Awareness levels about fitness and the need for a healthy lifestyle have increased globally. This is mainly attributed to two reasons – the glamor of social media influencers, and the problems faced by individuals with health issues/complications. Regardless of the reasons, this is welcome and merits celebration.

Are you on a weight loss or weight gain program, and do you need to watch your calories? Have you been advised to alter your diet, and restrict the amount of calories you intake daily? If yes, you need to work out the amount of calories of ingredients routinely used in your dishes. While it may not be possible to work out the calorie intake down to the last ingredient, you can easily get a very good idea of the amount of calories in your diet. Most individuals tend to look only at the main ingredients – for instance, dairy products, meat, fish, eggs, oil, and toppings among others.

However, dishes are very rarely made with only the above ingredients. Vegetables and grains are part of the ingredients in most dishes. It is therefore necessary to calculate the calories from commonly used ingredients. The chat below shows the calories of popular vegetables cooked with salt and raw veggies in an easy to understand format. A single glance will tell you the calories you have either consumed, or the calories you are likely to add in your next dish. Before we look at the chart, here’s a little information on calories that will add knowledge and empower your fitness goals.

What are calories? What is the impact of calories on weight and health?

Let’s simplify the definition and cut the jargon. Nutritionally speaking, a calorie is a unit of energy that comes from various food sources – the fat, proteins, carbs and sugars in food/beverages. Our bodies require energy to function, and this nourishment comes from the food we consume. So far so good. So what’s exactly the problem with calories? When your intake of calories increases, you end up gaining weight with its attendant health complications. Healthy individuals of various age groups, are recommended to intake a particular amount of calories, depending on activity levels and other parameters. When this is either unmet, or if you end up consuming way more than the targeted intake you are likely to move into the unhealthy or overweight category.

What is the recommended calorie intake?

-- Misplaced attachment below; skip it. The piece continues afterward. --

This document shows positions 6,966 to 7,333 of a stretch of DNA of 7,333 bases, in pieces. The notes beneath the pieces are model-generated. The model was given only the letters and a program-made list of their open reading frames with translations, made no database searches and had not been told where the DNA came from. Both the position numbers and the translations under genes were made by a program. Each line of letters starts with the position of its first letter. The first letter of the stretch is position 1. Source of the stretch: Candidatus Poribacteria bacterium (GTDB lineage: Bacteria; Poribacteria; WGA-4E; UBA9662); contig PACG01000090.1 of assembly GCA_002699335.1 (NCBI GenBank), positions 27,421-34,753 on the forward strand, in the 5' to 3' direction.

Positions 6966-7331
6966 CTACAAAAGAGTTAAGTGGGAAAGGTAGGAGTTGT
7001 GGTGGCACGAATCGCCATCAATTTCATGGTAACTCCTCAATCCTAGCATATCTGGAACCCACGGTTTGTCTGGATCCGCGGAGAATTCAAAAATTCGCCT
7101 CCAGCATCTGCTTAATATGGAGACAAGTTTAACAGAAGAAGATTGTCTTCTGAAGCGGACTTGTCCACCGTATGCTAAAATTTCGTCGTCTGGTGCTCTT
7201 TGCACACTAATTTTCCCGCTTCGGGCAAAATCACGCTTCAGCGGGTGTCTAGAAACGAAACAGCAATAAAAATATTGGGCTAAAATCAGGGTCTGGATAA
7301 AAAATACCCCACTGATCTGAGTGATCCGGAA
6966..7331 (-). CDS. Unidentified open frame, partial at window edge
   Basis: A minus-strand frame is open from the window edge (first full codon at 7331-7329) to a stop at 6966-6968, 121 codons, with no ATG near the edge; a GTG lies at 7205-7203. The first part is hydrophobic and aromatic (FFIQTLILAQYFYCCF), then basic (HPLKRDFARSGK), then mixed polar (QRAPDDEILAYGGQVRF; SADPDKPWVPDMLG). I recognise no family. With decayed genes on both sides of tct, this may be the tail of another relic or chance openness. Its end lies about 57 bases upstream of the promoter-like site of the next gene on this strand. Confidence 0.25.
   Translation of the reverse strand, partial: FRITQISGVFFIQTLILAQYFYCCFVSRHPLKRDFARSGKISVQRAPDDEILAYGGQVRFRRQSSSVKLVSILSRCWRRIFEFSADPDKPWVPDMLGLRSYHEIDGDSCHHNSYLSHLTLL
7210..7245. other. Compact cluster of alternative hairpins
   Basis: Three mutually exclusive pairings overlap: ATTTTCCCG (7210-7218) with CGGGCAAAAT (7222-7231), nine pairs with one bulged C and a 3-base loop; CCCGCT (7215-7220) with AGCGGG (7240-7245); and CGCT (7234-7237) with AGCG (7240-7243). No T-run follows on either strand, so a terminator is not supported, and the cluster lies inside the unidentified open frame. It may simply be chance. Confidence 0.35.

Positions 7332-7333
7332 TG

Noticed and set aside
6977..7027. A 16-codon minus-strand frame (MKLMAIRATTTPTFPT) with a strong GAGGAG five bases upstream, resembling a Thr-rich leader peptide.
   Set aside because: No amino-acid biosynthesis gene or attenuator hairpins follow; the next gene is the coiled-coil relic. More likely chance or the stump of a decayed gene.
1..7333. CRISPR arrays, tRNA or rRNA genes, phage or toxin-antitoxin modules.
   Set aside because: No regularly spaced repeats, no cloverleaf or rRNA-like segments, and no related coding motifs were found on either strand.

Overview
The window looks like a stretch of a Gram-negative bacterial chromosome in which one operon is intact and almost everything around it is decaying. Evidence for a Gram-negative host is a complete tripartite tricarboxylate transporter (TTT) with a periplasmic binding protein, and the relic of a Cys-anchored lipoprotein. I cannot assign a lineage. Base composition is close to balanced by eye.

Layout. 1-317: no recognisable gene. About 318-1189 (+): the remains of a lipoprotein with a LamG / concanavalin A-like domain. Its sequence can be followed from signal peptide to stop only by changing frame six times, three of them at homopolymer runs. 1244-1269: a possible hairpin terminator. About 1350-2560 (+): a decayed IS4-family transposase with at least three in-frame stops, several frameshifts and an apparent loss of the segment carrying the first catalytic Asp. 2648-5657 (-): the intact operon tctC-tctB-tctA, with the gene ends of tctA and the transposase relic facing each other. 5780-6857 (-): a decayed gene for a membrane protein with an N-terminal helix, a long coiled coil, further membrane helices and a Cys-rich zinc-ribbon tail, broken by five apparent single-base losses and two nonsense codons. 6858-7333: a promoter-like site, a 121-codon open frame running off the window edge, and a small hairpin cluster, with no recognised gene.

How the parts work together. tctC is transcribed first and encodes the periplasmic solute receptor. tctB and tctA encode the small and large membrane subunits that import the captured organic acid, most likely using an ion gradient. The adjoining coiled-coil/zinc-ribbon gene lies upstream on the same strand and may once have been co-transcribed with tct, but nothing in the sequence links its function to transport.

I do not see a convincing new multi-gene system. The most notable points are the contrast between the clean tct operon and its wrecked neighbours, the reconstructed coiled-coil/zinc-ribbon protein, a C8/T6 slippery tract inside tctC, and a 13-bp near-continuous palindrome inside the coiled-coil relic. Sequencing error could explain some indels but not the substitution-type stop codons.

The recommended daily intake of calories depends on age group, and activity levels. However, for the purpose of a ballpark, adult males with moderate activity levels need to consume an average of around 2500 calories daily, while adult females with moderate activity levels need to consume an average of around 2000 calories daily. Remember, this is an average, assuming the individual to be middle aged and with moderate activity levels. Your requirement needs to be calculated on the basis of your goals, age, gender and activity levels.

How should one work towards maintaining the targeted calories?

There are recommendations on the sources for these calories. For instance, you just cannot consume a whole load of protein rich food that gives you the total calories you need daily. You need a balanced diet which gives you the required number of calories.

The recommended ratio is as follows :

· Protein – anywhere between 10 to 35 percent of total calories depending on goals

· Carbohydrates – anywhere between 45 to 65 percent of total calories

· Fat – anywhere between 20 to 25 percent of total calories

The above ratios are a range, and intended to give you/your dietitian the flexibility to work out what’s best for you, based on your present calorie intake, and desired goals.

Calorie value of different nutrients

Now that you get an idea of how to split up the sources of calories, it is time to understand the calorie value of various nutrients.

1 g of Protein 4 calories
1 g of Carbohydrates 4 calories
1 g of Fat 9 calories

This will give an idea of how you can target the desired total calorie intake per day.

Using the chart to maximize health benefits

Undeniably your dishes involve cooked vegetables and raw vegetables, such as salads/juice. The chart is designed to help you quickly work out the number of calories that you are likely to intake when you use a combination of the various cooked vegetables and raw vegetables in your menu. When you work out the calories, ensure that you also check out the calorie value of the macronutrients and the recommended ratio of proteins/fats/carbohydrates. This will help you stay healthy.

 

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